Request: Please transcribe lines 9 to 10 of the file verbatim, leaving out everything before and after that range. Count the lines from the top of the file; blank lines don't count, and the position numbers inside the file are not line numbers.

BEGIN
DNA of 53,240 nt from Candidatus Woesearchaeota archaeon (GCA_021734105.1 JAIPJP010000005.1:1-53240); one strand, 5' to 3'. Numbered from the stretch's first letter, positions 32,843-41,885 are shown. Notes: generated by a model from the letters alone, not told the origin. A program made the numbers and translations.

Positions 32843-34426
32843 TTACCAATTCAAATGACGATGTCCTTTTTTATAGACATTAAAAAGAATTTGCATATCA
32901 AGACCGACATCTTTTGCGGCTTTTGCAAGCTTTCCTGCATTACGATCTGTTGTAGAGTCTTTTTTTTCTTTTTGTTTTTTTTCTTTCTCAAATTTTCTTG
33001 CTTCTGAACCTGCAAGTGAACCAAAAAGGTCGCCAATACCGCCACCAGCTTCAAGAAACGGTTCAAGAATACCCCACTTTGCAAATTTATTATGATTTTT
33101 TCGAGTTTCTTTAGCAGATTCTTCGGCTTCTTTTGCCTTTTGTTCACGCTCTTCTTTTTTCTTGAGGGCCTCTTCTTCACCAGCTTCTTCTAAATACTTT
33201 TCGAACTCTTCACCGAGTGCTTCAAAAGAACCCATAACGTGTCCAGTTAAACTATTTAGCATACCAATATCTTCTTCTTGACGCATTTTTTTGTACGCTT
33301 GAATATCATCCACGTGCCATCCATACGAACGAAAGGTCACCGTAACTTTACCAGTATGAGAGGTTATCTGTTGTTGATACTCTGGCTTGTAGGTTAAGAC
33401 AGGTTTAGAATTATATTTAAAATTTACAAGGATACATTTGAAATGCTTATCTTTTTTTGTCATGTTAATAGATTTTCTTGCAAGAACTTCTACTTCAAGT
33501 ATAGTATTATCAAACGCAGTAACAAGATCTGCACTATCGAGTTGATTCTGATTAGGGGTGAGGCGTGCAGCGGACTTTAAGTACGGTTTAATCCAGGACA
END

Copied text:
33401 AGGTTTAGAATTATATTTAAAATTTACAAGGATACATTTGAAATGCTTATCTTTTTTTGTCATGTTAATAGATTTTCTTGCAAGAACTTCTACTTCAAGT
33501 ATAGTATTATCAAACGCAGTAACAAGATCTGCACTATCGAGTTGATTCTGATTAGGGGTGAGGCGTGCAGCGGACTTTAAGTACGGTTTAATCCAGGACA